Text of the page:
The Curious Incident Of My Mom In The Daytime

Parents often give children their love of books. In this case, a daughter chronicles the story of her mother's discovery of books.

Parents often give children their love of books. In this case, a daughter chronicles the story of her mother’s discovery of books.

My love affair with books is a gift from my parents. I cannot remember a time when my dad did not read out to me and when his fingers moving over the alphabets in those large pop-out fairy tale books became absorbed in my mind, for me to read on my own. As far as I can remember, all my birthdays, well-done-at-school presents, dad/mom out on office tour returning presents, have all always been books. One could easily say that my heritage was books and authors handed down from one generation to another.

My father has always been a bit of a scholar and a reader. At the university he was involved in student politics and from old records and stories, I know he was a popular leader, who read voraciously – fiction, history and politics (especially Marx and friends!)

To this date, Dad and I debate on Socialism vs. Democracy over family dinners. I know communism is dead….China does not count as a socialist state; but what can I say…like daughter like father …eccentricity runs in the family!

Even when he joined the foreign services, he kept up his reading habits and read everything from the newspaper to The New Yorker to Gorky. Considering all this, his marriage to my mum is kind of surprising. My dad’s family belongs to an old world family, in fact one of the oldest families of the city; a family that studied hard and believed in doing work for the greater good of mankind. My Mum was the quintessential uptown girl; my great grandfather, i.e. her grandfather was the man who made it big and the family wealth grew from that. There was not much in terms of culture and though everyone aspired for a summa cum laude degree, it was from the perspective of enabling the family status in society than the pursuit of real intellect or the finer questions of philosophy and mankind.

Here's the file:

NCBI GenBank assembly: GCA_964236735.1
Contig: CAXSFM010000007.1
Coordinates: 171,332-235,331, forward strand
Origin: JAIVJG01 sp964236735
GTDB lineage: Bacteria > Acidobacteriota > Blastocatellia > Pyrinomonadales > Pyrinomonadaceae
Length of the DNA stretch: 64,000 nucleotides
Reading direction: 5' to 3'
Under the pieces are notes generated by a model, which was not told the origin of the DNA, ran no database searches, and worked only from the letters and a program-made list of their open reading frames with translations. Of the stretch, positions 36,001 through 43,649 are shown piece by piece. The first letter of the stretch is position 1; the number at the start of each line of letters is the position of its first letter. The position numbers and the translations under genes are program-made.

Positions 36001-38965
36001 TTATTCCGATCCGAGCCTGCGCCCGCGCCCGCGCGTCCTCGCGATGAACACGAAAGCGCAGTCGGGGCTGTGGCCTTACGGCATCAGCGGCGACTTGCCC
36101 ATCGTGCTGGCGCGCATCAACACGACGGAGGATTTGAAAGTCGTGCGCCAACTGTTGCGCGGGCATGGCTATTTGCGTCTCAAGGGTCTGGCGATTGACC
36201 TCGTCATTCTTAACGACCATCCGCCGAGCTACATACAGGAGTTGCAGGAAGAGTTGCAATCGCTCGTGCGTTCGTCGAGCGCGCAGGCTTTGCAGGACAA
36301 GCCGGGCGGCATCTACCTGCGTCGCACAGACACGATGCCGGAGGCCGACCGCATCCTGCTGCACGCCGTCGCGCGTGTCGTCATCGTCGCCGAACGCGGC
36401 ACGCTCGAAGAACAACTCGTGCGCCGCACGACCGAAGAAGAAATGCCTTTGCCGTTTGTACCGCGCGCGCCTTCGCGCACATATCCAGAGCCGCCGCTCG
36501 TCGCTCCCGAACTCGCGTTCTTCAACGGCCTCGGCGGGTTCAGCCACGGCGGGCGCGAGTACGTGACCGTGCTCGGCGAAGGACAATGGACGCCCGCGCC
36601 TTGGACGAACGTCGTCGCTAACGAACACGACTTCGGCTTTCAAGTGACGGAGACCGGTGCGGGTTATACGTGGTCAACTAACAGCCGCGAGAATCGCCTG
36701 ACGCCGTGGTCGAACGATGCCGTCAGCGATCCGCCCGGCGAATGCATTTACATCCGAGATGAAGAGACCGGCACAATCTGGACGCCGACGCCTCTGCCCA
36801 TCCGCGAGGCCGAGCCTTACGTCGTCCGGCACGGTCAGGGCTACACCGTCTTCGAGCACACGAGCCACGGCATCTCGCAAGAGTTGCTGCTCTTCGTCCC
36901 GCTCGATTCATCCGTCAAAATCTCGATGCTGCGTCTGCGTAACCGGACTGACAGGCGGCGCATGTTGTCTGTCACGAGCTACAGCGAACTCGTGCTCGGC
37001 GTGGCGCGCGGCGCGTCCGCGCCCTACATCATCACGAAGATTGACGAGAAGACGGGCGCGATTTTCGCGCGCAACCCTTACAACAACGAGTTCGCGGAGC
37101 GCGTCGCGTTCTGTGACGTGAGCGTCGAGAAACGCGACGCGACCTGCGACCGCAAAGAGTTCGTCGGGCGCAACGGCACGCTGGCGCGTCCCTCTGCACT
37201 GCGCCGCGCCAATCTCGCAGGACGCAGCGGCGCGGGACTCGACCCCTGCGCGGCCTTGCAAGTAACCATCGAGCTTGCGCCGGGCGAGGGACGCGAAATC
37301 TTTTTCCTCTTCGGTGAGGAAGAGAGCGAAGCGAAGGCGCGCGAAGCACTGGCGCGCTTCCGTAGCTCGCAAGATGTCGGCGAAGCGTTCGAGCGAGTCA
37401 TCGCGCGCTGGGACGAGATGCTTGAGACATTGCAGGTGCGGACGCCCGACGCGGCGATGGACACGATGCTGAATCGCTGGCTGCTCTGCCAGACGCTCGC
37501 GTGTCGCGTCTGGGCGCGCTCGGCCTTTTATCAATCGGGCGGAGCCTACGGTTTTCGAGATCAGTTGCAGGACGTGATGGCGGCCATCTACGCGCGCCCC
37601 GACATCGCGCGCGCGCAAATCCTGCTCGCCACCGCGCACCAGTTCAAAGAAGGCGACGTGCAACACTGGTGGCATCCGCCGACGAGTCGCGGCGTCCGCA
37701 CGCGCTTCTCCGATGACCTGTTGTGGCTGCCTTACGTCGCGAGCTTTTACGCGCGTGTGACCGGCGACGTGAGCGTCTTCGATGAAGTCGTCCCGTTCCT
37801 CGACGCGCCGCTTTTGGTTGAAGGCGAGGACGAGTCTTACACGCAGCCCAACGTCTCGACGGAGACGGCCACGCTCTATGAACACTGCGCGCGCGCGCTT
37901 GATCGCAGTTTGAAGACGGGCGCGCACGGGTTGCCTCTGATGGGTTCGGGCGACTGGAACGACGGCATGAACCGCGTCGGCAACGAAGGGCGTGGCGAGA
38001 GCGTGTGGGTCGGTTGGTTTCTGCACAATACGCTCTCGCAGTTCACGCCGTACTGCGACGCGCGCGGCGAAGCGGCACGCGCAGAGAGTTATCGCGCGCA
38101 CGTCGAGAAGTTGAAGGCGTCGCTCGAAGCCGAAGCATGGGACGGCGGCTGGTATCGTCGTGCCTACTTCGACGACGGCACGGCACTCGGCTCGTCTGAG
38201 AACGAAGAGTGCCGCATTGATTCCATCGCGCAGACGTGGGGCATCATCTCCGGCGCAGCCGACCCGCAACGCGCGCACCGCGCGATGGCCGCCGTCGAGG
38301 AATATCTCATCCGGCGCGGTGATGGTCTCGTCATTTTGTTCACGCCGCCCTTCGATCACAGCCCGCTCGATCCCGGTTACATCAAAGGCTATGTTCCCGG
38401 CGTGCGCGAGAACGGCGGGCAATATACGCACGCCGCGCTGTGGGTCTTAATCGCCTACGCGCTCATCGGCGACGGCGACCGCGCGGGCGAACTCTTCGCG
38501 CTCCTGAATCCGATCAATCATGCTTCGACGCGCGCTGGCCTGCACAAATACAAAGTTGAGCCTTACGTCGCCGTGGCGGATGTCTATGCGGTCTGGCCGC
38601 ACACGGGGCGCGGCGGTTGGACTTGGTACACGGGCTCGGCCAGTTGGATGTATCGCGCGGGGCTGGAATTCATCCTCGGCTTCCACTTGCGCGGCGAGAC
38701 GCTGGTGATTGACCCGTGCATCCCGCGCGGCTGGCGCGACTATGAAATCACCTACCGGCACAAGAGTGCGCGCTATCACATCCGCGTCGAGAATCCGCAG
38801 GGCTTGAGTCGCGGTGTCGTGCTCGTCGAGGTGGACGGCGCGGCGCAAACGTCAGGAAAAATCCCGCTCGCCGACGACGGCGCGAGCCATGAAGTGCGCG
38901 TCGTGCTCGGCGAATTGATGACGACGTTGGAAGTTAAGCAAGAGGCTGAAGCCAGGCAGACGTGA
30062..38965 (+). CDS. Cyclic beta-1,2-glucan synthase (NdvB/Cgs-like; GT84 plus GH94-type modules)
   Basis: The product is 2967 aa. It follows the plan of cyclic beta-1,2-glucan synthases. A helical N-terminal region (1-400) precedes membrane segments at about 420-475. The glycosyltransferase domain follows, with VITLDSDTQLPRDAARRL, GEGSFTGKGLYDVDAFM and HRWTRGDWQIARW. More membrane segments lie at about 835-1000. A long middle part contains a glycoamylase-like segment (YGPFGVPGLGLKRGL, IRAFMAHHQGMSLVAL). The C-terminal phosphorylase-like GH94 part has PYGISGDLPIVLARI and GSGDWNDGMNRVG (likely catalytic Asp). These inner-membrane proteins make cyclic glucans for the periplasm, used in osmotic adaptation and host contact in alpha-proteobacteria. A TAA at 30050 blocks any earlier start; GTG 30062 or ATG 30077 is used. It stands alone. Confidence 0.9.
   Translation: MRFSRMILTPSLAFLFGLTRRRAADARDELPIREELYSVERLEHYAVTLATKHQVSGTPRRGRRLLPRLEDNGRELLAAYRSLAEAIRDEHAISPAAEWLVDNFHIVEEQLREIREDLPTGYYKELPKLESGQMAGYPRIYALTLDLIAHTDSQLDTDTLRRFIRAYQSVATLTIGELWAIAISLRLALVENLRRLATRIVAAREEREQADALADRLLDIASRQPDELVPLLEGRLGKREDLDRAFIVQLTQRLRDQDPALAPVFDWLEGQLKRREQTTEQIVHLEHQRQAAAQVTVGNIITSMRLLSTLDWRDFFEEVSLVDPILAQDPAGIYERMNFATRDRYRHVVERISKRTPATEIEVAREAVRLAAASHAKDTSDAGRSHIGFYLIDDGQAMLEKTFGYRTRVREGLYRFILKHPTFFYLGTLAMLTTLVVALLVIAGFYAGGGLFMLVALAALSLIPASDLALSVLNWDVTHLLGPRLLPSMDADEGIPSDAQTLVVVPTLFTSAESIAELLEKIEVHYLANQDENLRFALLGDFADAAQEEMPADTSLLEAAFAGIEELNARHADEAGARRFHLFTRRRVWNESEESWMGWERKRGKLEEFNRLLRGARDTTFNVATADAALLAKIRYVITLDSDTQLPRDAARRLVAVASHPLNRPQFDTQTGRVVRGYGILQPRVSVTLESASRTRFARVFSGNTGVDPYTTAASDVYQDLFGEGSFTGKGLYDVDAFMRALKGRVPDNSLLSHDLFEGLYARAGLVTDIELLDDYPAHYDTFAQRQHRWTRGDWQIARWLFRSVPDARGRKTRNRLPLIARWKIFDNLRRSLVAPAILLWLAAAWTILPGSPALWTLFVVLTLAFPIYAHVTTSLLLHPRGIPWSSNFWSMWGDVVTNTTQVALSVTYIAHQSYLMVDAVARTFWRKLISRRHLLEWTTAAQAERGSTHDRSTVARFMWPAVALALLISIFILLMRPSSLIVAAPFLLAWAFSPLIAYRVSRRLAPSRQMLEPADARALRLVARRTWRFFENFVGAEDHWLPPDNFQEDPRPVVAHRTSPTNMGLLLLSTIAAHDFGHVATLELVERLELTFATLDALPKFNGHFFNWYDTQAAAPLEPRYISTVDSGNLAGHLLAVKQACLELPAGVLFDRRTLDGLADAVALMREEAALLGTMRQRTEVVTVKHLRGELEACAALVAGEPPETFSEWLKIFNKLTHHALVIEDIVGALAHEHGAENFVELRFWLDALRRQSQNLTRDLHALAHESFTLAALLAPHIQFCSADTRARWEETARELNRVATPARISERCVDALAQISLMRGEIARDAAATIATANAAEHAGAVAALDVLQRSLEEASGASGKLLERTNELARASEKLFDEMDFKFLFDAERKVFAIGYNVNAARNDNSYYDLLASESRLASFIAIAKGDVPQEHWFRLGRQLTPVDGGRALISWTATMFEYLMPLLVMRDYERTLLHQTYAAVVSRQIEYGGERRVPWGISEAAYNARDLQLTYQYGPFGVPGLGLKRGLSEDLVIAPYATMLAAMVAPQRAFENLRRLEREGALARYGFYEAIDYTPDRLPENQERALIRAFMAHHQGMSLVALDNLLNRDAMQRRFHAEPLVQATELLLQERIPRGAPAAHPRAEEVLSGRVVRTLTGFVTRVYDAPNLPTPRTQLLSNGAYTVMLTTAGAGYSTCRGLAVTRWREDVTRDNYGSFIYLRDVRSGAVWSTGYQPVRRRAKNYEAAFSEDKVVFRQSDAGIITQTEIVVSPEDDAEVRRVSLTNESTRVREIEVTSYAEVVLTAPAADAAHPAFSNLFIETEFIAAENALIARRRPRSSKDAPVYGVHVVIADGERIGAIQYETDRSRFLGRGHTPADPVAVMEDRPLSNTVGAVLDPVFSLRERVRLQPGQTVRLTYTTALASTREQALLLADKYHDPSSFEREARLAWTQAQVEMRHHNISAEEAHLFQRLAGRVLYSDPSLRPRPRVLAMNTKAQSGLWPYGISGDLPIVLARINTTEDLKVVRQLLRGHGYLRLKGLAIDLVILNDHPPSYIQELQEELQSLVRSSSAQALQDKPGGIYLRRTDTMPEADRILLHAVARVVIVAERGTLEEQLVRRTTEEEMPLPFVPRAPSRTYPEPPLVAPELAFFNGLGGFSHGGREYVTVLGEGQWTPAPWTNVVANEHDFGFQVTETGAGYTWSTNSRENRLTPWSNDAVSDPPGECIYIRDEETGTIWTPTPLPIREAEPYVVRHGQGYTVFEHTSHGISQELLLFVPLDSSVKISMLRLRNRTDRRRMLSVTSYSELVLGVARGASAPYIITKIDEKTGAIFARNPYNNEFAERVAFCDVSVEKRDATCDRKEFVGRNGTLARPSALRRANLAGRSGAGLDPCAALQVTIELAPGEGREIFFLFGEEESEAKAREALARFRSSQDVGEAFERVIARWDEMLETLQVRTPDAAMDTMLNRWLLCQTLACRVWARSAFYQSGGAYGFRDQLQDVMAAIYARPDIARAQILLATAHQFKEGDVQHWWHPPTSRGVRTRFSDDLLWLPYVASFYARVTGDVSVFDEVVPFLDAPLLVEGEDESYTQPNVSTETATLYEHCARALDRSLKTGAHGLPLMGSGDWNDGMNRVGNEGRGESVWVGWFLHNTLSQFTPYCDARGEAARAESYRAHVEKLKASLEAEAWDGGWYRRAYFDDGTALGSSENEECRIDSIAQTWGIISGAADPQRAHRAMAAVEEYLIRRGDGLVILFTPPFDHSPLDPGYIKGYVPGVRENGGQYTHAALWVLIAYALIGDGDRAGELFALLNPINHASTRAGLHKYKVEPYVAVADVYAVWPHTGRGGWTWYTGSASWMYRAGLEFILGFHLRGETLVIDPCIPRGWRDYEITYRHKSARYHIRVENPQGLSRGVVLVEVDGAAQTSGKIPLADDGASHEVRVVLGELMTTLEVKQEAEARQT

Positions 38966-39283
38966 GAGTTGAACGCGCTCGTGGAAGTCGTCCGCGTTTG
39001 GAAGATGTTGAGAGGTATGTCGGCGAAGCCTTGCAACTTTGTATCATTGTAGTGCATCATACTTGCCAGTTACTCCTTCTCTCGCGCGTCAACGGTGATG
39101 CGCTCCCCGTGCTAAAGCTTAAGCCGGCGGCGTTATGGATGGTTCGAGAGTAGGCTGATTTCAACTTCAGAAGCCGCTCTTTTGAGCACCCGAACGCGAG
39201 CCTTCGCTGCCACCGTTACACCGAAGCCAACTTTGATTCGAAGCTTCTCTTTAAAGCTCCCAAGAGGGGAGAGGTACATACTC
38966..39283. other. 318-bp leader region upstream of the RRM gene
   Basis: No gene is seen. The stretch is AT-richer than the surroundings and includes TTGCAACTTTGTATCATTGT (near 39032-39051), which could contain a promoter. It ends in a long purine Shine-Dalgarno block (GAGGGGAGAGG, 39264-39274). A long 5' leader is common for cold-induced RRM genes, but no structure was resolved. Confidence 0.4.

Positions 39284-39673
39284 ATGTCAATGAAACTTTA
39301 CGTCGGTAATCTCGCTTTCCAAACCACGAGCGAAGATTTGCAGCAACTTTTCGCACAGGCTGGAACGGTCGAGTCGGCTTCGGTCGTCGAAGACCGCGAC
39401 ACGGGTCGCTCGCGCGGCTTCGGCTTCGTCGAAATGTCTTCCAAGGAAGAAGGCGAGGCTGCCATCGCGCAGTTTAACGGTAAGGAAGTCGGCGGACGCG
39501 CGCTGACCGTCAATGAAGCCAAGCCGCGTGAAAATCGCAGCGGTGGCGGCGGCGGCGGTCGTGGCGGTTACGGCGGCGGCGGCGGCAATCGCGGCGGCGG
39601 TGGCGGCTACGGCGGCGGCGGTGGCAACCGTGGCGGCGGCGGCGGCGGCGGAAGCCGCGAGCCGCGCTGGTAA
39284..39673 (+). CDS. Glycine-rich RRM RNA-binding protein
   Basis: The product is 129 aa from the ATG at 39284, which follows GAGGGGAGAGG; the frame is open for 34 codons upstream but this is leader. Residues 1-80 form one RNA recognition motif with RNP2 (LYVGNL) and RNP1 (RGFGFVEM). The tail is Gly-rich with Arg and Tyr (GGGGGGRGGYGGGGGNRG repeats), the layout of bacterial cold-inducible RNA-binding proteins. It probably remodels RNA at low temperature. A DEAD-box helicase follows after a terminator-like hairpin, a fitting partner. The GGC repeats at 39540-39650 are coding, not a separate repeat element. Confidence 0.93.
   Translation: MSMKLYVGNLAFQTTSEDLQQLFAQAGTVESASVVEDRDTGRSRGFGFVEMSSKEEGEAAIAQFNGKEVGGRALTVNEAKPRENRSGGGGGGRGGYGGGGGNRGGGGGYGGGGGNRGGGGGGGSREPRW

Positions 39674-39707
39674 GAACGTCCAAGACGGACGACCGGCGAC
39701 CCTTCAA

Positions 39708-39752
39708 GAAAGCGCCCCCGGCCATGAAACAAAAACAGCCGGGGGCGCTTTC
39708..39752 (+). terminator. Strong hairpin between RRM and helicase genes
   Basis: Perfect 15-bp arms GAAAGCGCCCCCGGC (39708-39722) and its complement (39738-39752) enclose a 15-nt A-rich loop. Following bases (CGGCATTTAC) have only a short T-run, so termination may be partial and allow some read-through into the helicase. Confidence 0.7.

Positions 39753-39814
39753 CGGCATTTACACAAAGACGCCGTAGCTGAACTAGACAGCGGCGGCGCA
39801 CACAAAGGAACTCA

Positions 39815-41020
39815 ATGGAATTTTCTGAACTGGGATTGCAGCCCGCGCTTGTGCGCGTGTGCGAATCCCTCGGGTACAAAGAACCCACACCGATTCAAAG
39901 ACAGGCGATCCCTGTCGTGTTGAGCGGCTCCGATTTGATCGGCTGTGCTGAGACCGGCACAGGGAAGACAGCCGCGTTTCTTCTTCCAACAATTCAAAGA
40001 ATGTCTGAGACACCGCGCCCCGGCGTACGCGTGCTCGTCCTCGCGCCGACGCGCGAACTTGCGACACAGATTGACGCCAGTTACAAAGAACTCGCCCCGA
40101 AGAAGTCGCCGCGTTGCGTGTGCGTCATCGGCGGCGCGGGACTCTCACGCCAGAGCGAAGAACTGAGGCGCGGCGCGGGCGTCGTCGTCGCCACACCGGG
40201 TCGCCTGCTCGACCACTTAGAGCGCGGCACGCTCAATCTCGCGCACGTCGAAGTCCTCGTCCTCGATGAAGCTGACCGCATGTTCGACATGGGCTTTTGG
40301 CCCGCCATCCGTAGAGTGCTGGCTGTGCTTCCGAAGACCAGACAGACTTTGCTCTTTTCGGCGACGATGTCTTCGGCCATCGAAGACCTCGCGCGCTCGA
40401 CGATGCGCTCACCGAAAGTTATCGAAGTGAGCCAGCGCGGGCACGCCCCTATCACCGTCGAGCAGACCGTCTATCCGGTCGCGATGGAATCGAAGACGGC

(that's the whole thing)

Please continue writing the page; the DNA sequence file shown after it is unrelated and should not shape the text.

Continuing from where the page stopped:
My mom was more or less true to her family leanings and though she was and remains an extremely strong woman, who has fought off many adversities in her life, when in her comfort zone, she would revert to her family traits of indulgence and acquisitive extravagance.

Given such a background, it was kind of surprising, that my mom encouraged my love of reading, writing and studies so much. (Don’t get me wrong, it’s not like we did not have mammoth fights. She is a strong opinionated woman who unfortunately has raised a strong opinionated daughter! Woe is hers!) She never read out to me nor did she ever recommend a book I should read or buy. But she always gave me money to buy them and when away on office tours or other outings, she would always take a list of books that I would want her to buy.

She encouraged me to apply to some of the best universities and when I actually got through one of them, she was over the moon. Despite all this, reading was not for her and she would rather spend hours on end in the malls than browsing through books.

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My mom retired from work about 5 years ago. I had already moved out of my parent’s place for some 8 years prior to this time to attend college and generally make my way into the world. My mom suddenly found herself with a lot of time on her hands; sure, she could cook and she did try cooking a lot of experimental stuff for which she never had time before. She also went out a lot and I do mean a lot with her sisters – mall hoping and shopping and movie watching. But still she found time on her hands.